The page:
During the 1960s, Paul Strauch, Jr. was one of the most influential figures in the world of surfing. Born and raised in Honolulu in 1943, the goofy-footer began surfing at the tender age of four, then switched to become a regular-footed surfer at age 12. Strauch found success early, winning the Junior Men’s division of the prestigious Makaha International in 1959, won the famed Peru International in 1963, placed 2nd in the 1965 Duke Kahanamoku Invitational, and won the 1965 World Surfing Championships in the “Small Board Division” in Peru. Strauch also went on to claim the Hawai‘i State title in 1966 and the prestigious Makaha International in 1969.
Strauch was an innovator and on the cutting edge of his time. He was credited as the first surfer to do bottom turns in bigger waves, a foundation of modern surfing to this day. He was also credited with creating the “cheater-five,” a nose-riding stance performed by squatting on his rear haunch and extending his front foot forward to the board’s tip.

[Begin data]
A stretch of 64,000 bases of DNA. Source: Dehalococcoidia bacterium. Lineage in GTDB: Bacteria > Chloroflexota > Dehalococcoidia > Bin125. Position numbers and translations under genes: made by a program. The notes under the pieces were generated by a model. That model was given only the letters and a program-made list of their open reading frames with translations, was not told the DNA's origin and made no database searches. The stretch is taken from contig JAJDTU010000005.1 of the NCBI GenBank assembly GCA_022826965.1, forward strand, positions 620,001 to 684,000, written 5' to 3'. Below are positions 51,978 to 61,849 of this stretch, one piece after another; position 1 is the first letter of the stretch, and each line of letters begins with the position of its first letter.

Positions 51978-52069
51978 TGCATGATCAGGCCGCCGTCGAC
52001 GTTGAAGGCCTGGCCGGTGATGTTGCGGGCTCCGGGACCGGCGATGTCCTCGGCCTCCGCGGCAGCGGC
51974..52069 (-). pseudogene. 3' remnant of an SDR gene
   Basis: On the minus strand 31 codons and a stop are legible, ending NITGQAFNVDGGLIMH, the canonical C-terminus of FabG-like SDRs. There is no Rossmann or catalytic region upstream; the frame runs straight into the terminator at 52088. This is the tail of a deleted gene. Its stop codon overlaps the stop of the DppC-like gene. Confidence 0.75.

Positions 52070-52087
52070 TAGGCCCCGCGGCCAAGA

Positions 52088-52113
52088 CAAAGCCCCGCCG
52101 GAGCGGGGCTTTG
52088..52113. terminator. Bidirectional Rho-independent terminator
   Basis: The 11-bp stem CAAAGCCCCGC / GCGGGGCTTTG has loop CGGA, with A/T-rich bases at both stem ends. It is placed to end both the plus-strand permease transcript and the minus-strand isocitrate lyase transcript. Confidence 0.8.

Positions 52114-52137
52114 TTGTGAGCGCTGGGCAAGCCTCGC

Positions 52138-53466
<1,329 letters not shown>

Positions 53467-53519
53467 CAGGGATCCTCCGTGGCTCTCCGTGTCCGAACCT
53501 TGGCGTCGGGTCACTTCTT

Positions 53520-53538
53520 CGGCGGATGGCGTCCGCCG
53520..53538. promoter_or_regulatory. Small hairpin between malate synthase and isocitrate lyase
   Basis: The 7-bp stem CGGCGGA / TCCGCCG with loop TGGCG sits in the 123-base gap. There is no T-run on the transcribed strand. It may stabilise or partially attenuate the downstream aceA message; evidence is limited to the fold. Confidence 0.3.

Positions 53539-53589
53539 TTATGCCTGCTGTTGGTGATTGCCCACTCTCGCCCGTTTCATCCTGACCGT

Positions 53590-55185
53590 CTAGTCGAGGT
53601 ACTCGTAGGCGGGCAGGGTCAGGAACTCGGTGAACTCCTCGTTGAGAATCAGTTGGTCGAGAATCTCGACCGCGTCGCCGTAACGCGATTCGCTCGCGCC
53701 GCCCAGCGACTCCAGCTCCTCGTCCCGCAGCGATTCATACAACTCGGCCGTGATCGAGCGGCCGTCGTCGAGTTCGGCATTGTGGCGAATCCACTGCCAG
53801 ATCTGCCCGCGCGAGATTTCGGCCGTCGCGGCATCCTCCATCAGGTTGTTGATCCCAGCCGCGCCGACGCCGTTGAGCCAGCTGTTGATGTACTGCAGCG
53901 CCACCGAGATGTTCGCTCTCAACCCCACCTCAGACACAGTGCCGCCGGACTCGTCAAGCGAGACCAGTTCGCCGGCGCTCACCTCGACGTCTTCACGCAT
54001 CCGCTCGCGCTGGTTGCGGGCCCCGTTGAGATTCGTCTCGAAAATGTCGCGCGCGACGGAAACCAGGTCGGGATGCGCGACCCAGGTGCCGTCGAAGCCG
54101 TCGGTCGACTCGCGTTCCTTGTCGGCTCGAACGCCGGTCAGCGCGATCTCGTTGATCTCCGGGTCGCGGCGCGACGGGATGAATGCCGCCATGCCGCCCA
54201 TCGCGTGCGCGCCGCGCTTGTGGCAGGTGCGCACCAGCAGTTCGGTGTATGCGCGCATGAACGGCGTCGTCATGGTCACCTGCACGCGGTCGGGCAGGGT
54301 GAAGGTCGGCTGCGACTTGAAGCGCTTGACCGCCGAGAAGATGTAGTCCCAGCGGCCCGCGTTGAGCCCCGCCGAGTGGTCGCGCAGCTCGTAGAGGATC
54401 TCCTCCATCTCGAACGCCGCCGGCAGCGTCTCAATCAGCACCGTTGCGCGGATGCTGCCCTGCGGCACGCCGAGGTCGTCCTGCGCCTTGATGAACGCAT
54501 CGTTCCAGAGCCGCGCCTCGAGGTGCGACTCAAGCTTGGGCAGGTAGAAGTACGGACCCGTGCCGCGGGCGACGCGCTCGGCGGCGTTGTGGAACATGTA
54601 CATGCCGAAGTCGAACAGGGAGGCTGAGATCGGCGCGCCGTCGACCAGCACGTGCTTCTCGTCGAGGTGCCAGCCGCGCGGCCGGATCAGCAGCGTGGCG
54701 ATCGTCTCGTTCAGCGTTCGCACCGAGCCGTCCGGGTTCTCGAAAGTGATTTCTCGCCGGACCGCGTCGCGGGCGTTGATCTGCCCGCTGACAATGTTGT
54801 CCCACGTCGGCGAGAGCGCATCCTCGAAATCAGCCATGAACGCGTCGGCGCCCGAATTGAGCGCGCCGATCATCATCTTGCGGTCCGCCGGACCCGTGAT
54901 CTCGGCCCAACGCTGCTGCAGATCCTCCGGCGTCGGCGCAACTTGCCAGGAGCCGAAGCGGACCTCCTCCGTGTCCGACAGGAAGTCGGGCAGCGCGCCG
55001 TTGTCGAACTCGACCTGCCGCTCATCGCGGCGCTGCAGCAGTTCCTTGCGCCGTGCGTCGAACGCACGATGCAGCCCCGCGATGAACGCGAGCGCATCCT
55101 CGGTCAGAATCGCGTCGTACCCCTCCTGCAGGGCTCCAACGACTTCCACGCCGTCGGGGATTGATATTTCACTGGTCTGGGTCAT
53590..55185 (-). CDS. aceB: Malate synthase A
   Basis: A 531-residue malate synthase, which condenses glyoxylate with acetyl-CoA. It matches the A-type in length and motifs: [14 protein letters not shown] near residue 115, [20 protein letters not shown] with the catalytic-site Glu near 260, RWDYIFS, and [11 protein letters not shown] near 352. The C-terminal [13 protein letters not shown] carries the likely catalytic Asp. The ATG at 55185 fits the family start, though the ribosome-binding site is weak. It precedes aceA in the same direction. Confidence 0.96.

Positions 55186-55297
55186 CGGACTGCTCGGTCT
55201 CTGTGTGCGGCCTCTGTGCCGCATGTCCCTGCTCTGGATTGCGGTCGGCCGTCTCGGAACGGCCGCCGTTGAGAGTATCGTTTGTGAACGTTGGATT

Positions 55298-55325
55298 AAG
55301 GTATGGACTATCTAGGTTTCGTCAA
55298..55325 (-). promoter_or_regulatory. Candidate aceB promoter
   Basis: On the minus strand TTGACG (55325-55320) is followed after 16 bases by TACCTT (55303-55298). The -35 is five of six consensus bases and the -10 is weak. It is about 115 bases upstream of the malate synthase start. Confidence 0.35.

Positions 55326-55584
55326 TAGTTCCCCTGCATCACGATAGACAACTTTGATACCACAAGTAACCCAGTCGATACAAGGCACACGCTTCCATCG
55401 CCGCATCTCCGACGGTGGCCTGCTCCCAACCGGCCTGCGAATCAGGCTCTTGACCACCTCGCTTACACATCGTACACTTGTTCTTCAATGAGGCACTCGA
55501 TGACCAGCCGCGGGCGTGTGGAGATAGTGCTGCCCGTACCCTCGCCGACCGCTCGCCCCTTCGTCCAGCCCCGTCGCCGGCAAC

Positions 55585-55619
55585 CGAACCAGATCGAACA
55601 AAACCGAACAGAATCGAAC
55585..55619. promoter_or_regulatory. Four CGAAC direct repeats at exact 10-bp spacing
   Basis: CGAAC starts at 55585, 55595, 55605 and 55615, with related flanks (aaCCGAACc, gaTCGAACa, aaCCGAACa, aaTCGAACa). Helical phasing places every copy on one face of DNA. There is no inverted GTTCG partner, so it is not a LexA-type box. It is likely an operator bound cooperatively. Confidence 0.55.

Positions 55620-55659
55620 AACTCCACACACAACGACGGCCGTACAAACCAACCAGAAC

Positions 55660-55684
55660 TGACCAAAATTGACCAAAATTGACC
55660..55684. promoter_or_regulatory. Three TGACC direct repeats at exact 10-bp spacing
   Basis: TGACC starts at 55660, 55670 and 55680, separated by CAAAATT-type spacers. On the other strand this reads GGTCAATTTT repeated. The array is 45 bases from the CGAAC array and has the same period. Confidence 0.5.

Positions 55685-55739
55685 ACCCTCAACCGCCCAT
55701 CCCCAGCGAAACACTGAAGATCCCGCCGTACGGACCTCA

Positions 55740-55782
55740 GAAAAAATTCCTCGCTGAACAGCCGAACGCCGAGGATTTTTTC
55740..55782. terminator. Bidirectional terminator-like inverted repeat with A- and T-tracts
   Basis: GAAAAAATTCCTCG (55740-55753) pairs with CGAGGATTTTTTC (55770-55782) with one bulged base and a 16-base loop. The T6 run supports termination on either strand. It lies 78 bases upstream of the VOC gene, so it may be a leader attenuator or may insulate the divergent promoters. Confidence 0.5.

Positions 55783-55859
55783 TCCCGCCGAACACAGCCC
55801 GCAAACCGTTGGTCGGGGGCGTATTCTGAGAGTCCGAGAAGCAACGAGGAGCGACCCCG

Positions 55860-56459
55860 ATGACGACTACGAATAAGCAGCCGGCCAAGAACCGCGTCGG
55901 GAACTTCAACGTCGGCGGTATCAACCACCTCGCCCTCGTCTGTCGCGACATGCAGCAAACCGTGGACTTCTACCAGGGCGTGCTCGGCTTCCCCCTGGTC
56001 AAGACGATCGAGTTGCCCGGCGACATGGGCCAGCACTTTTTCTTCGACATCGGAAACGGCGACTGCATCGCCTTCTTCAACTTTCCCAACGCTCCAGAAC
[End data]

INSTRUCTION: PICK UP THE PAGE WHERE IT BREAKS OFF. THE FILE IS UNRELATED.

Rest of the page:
Strauch’s prodigious skills at surfing landed him several roles in surf films of his era, including Barefoot Adventure (1960), Gun Ho! (1963), and The Endless Summer (1966), which in 2015 Strauch was instrumental in having the film inducted into the Smithsonian Institution in Washington D.C.
Strauch’s graceful talent and spirit of Aloha also made him one of only four surfers to be selected for the famed DUKE KAHANAMOKU SURF TEAM back in 1965. Strauch, alongside Fred Hemmings, Joey Cabell, and the late Butch Van Artsdalen, reached legendary status in their travels with Kahanamoku, promoting surfing and sharing the Aloha spirit that Duke was known for. The Duke Surf Team was considered Duke’s last real involvement in surfing before his passing in 1968.
Paul Strauch, Jr. continues to this day to practice his kuleana of promoting his beloved sport of surfing along with the spirit of Aloha as a Board Member and former Executive Director of the Surfing Heritage & Cultural Center.